Space scout with packaging

See this: 500 years of robots

With reports that soon many of our jobs will be taken by robots of some sort, automatons are currently a hot topic. But a new exhibition at The Science Museum goes to show that in one form or another these humanoid machines have been with us for over 500 years. The exhibition looks not just at the history and progress of robots up to the present day, but also notes our ambivalent relationship with these automatons, which stir unease in some and yet are most often modelled on the human form.

robots exhibition

Super astronaut robot 1970’s, Japan. © The Board of Trustees of the Science Museum

Highlights of the exhibition take in the image of robots that we are most comfortable with – the kitsch and colourful 1950s era machines that were created to entertain, not enslave, their human masters. An extensive collection of toy robots made between the 1950s and 1970s, typically in Japan and America, show robots at their most fun, as well as exploring how designs of this era in many ways came to define what we think of in visual terms as robots even today.

Space scout with packaging

Space scout with packaging, 1970’s, Japan. © The Board of Trustees of the Science Museum.png

The real history of robots starts many centuries earlier however, with an illustration for an articulated manikin included in the show, which appeared in the Hieronymus Fabricius’s book Surgical Works, first published in 1582. You can also meet a reconstruction of Eric, Britain’s first ever robot who was built in 1928, and Cygan (below), a remote-controlled Italian robot from 1957. The story of his initial fame dancing and crushing cans for audiences, inevitable fall from fashion and final rescuing from a rusty death could bring a tear to even an animatronic eye.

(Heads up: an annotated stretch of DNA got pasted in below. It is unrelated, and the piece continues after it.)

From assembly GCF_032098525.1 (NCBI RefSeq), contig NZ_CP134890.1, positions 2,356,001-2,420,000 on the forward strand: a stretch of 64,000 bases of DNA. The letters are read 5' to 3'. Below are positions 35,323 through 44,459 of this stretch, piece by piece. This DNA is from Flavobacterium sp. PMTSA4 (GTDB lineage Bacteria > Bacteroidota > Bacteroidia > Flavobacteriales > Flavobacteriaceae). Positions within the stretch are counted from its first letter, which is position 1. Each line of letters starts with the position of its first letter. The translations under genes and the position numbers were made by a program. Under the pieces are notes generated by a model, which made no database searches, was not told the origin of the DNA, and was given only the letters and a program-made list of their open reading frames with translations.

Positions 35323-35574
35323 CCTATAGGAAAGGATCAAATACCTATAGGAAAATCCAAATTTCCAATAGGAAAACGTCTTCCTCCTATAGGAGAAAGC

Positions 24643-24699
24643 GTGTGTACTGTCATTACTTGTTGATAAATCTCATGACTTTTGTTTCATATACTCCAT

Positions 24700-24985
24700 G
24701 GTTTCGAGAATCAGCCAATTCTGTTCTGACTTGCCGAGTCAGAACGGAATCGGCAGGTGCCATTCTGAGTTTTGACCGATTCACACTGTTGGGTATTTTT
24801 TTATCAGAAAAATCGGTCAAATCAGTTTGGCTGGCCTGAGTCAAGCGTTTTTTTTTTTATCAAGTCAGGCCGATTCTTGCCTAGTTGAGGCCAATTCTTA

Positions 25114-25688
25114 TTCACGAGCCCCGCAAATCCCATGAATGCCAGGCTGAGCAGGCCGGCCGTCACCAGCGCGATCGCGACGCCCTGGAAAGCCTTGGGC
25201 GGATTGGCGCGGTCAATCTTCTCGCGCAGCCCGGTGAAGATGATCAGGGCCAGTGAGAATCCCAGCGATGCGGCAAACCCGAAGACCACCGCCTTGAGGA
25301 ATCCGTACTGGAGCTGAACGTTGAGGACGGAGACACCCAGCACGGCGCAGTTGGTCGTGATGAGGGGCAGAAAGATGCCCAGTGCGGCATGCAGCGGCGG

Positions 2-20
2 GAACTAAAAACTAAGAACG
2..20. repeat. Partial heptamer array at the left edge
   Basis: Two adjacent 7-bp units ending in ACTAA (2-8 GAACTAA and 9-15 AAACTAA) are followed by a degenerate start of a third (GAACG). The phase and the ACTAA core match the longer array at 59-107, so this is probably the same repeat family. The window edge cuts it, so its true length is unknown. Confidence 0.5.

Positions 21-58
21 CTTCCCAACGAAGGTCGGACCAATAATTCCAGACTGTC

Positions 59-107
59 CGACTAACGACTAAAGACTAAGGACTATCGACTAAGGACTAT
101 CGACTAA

Cygan

Cygan (close up). Credit Dr Piero Fiorito (maker), Jerry Wallace (owner) © The Board of Trustees of the Science Museum

On show you will also find Inhka, a robot receptionist with luscious lips and a cocky tilt-of-the-head action which greeted and gave information to visitors on the reception desk at King’s College London between 2003 and 2014. Built specifically for public interaction, the temptation to describe Inhka as ‘she’ is in itself an interesting take on how we can’t help but see ourselves reflected in these intriguing objects.

Inkha

Inkha, a reactive robotic head that tracks movement and speaks. Built by Matthew Walker, c 2003. © The Board of Trustees of the Science Museum

Robots is on at The Science Museum, London, from 8 February to 3 September 2017.



Ros Anderson

About

Ros Anderson is an interiors journalist and blogger who has worked for The Guardian, Elle Decoration, Ideal Home and many more. In 2009 she co-founded cult interiors blog My Friend's House with Jill Macnair, as a place to write about design in a more honest, spontaneous and humorous way.


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